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complaints of harassment by male and female employees consistently to avoid any direct discrimination.  Appropriate action may involve warnings as to the consequences of repeated acts of harassment and, in serious cases, the withdrawal of services or the withdrawal of normal services.


'Sexual Harassment: Guidance for Managers and Supervisors' explains how to prevent harassment taking place and how to handle complaints.  It is available, along with other information and guidance on harassment, on the EOC website www.eoc.org.uk


A public authority is liable for any acts of harassment carried out by its employees in the course of their employment, or by any other person over whom the public authority has direct control and therefore for whose conduct it could reasonably be held responsible. This is the case, in most circumstances, even where those acts are carried out without either the knowledge or approval of the public authority.  Public authorities will have a defence to claims of harassment which has been committed by their employees or agents if they have taken such prior measures as are reasonably practicable to prevent harassment taking place.


The harassment provisions in the employment and vocational training sections of the SDA do not expressly extend to harassment of employees by someone who is not under the direct control of the employer.  An employee who has been subjected to serious harassment, however, which the employer could have prevented but did not, may be entitled to resign and claim constructive unfair dismissal.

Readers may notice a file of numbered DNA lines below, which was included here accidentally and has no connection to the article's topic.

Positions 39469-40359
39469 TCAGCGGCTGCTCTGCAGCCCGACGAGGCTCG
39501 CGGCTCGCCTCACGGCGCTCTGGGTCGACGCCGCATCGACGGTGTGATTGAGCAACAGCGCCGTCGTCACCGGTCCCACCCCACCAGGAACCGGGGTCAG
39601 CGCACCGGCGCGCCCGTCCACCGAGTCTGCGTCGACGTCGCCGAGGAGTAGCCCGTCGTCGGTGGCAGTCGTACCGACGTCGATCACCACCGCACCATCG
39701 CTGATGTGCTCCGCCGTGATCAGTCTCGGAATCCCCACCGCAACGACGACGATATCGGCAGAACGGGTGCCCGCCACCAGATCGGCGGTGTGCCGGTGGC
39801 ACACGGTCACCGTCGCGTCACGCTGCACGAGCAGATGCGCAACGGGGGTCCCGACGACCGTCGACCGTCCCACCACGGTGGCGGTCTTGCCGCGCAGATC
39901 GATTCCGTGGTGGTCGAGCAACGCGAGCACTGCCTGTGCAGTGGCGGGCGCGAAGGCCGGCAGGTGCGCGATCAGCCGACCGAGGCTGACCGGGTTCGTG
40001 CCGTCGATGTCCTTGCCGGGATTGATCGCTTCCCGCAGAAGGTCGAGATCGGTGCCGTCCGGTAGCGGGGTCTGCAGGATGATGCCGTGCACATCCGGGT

Chapter 3:

How to meet the specific duties



All the public authorities listed in Appendix D are subject to the specific duties described in this chapter.  Further orders may be made by government from time to time to update the list of authorities.


The duties set out a framework to assist listed public authorities in planning, delivering and evaluating action to meet the general duty and to report on those activities.  At the heart of this framework is the Gender Equality Scheme (the scheme), which is explained below.  When developing and implementing the scheme, however, public authorities should bear in mind the scheme is a means of meeting the three elements of the general duty, not an end in itself.  When public authorities are being assessed on whether or not they have met the duty, the existence of the scheme will not in itself be enough.  They will have to demonstrate what action they have taken and the outcomes they have achieved.


The duties apply to all listed authorities whatever their size, but the way in which they are implemented should be appropriate to the size of the authority and its functions.  A large NHS trust, for example, may have the capacity to undertake a significant change project to implement the duty.  A small school, while still obliged to implement the specific duties, will do so on a scale appropriate to its size and resources.  

What do the specific duties require public authorities to do?

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